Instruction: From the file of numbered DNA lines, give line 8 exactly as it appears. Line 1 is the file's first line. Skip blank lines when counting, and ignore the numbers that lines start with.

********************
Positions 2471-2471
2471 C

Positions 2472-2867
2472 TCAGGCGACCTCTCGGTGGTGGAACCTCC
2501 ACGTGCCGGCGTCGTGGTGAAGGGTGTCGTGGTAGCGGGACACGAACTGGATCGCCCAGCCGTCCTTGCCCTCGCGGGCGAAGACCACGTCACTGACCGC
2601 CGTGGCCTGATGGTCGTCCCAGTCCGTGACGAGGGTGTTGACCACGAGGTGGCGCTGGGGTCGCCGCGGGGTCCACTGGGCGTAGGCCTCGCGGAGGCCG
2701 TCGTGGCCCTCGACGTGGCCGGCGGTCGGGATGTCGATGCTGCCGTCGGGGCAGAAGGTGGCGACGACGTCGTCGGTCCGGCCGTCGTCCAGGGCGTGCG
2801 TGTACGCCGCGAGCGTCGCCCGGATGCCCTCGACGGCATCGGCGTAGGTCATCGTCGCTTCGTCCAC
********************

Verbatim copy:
2801 TGTACGCCGCGAGCGTCGCCCGGATGCCCTCGACGGCATCGGCGTAGGTCATCGTCGCTTCGTCCAC